All liturgical celebrations, not just Sunday Mass, have one theme. That one theme is the death and resurrection of the Lord, or what we theologically call the “Paschal Mystery.” You may have also heard the paschal mystery referred as the “Easter Mystery” or the “Christ-event.” When we celebrate a baptism, we are celebrating the paschal mystery. The candidate enters the baptismal font (the tomb) and joins with Christ in his death but also emerges from those same waters and so joins Christ in his resurrection. When we celebrate the Feast of the Immaculate Conception, we are celebrating how the paschal mystery was manifest in Mary. When we celebrate the feast of a saint or martyr, we are celebrating how the dying and rising, the paschal mystery, was mirrored in that person’s life. So, it is not quite correct to say, “Today we celebrate the 23rd Sunday in Ordinary Time.” It is more correct to say, “Today we celebrate the paschal mystery on this 23rd Sunday of Ordinary Time.”
I am not doing the paschal mystery justice when I say it is only about the dying and rising of Jesus or only about our own dying and rising. It is more than that.
Mary Magdalene’s role at the empty tomb on that first Easter Sunday (John 20:1-18) and insights I’ve gleaned from Fr. Ron Rolheiser have broadened my understanding of the paschal mystery. While this mystery starts with dying and rising, it is certainly not limited to these. It is more like five stages or moments rather than just two. Let’s look at each of these always remembering that the pattern, or paradigm, of Jesus’ life is the pattern of everyone’s life.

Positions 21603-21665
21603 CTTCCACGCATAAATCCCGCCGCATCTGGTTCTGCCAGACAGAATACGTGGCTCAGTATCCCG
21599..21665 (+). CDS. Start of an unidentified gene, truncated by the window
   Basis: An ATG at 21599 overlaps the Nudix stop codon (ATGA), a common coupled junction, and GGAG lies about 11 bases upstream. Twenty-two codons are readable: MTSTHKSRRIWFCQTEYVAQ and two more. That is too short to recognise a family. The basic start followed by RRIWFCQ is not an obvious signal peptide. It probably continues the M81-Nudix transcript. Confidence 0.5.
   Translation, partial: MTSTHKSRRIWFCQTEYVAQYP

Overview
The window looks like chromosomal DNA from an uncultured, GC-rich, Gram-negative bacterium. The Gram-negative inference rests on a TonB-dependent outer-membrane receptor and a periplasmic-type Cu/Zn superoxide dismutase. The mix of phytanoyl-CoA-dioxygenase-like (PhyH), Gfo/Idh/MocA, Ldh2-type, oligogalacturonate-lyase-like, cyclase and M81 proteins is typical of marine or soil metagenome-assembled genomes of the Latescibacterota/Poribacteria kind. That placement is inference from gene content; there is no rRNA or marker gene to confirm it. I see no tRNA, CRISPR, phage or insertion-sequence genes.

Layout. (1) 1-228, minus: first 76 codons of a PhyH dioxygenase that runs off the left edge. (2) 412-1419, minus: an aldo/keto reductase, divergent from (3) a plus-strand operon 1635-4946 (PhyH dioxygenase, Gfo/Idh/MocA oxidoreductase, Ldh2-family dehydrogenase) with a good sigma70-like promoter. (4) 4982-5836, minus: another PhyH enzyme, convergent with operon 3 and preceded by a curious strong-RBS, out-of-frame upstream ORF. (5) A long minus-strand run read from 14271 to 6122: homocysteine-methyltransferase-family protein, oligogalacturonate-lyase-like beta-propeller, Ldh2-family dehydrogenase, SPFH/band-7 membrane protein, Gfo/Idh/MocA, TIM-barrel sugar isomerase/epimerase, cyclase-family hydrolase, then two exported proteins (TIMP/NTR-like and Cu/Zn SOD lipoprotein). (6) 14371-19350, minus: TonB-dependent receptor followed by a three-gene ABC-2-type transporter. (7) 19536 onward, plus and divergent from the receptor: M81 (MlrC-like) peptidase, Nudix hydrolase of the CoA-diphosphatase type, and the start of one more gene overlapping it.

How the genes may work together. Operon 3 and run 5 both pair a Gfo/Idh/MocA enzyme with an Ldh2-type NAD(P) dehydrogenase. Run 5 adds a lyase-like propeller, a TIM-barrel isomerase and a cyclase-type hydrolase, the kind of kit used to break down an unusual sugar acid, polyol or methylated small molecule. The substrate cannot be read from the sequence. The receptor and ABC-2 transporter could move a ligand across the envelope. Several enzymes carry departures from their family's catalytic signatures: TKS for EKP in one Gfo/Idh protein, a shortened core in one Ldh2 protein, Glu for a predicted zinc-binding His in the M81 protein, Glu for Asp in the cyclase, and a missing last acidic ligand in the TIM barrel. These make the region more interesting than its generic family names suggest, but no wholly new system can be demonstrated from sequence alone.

Stage One: This is Good Friday. Jesus really did die and so will each of us. For example, you died a thousand little deaths since COVID-19 hit; they are preparations for the great and final death. We do not like to think of this when we are young.
Stage Two: This is Easter Sunday. Jesus is given a new life. The emphasis is on both “new life” and “given.” From the tomb, Jesus is given life by God. Jesus did not raise himself from the dead; he was given life by God, the Father. He was not given back his old life, for that would have been a resuscitated life. He was given a new life, a resurrected life, a life that can never experience death again. This is true of Jesus and will be true of all of us, someday.
Stage Three: This is the period of 40 days between Jesus’ resurrection and his ascension into heaven. Scripture tells us that over the next 40 days the resurrected Lord appeared to the apostles and other believers. This is not 40 days of uninterrupted joy, although there must have been some of that, too. Rather, this was a time of grieving and adjustment on the part of the apostles. They had a good day followed by a bad day where they just wanted to go back fishing, followed by another good day, followed by another bad day. This is the journey of faith with all its ups and downs. If you have ever received a troubling diagnosis from a doctor, or if you have ever buried a spouse or good friend, you know the following days are full of ups and downs. One day you are walking on water thinking you can overcome anything, and the next day you are sinking like a stone. In those good days and bad days, like the apostles, you were grieving your old reality and adjusting to your new reality. (Aside: 40 days does not necessarily refer to 40 calendar days. “40 days” symbolically means, “whatever time is required” or “however long it takes.” The average apple tree takes four years to bloom and bear fruit; that is the tree’s “40 days.” You might take six years to fully grieve and adjust to life as a widow or widower; that’s your “40 days”). “40 days” was the time the apostles had to ready themselves to let go of Jesus.
Stage Four: The Ascension of Jesus. In the Gospels of Matthew, Mark and Luke, and in the Acts of the Apostles, Jesus’ return to heaven is more or less formulated, but it is not spelled out in John’s gospel.